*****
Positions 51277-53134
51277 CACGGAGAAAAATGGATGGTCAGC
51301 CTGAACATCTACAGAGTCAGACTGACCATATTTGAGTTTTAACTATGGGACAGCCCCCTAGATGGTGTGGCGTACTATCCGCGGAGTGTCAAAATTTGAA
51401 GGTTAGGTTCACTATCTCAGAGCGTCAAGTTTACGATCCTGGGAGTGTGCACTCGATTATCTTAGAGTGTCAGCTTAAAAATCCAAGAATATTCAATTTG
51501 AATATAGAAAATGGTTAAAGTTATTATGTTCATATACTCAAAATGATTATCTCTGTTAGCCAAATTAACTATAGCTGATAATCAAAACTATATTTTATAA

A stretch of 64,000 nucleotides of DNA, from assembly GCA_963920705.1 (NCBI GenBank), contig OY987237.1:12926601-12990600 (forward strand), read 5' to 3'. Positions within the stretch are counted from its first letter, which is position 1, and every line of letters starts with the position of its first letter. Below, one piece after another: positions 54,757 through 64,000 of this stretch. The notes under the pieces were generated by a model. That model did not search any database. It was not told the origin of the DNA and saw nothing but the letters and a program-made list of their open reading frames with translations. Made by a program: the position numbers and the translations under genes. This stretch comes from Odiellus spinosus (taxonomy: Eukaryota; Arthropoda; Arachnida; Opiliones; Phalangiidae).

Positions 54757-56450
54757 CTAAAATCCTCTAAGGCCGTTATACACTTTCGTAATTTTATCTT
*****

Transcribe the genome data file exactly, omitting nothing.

Positions 51277-53134
51277 CACGGAGAAAAATGGATGGTCAGC
51301 CTGAACATCTACAGAGTCAGACTGACCATATTTGAGTTTTAACTATGGGACAGCCCCCTAGATGGTGTGGCGTACTATCCGCGGAGTGTCAAAATTTGAA
51401 GGTTAGGTTCACTATCTCAGAGCGTCAAGTTTACGATCCTGGGAGTGTGCACTCGATTATCTTAGAGTGTCAGCTTAAAAATCCAAGAATATTCAATTTG
51501 AATATAGAAAATGGTTAAAGTTATTATGTTCATATACTCAAAATGATTATCTCTGTTAGCCAAATTAACTATAGCTGATAATCAAAACTATATTTTATAA

A stretch of 64,000 nucleotides of DNA, from assembly GCA_963920705.1 (NCBI GenBank), contig OY987237.1:12926601-12990600 (forward strand), read 5' to 3'. Positions within the stretch are counted from its first letter, which is position 1, and every line of letters starts with the position of its first letter. Below, one piece after another: positions 54,757 through 64,000 of this stretch. The notes under the pieces were generated by a model. That model did not search any database. It was not told the origin of the DNA and saw nothing but the letters and a program-made list of their open reading frames with translations. Made by a program: the position numbers and the translations under genes. This stretch comes from Odiellus spinosus (taxonomy: Eukaryota; Arthropoda; Arachnida; Opiliones; Phalangiidae).

Positions 54757-56450
54757 CTAAAATCCTCTAAGGCCGTTATACACTTTCGTAATTTTATCTT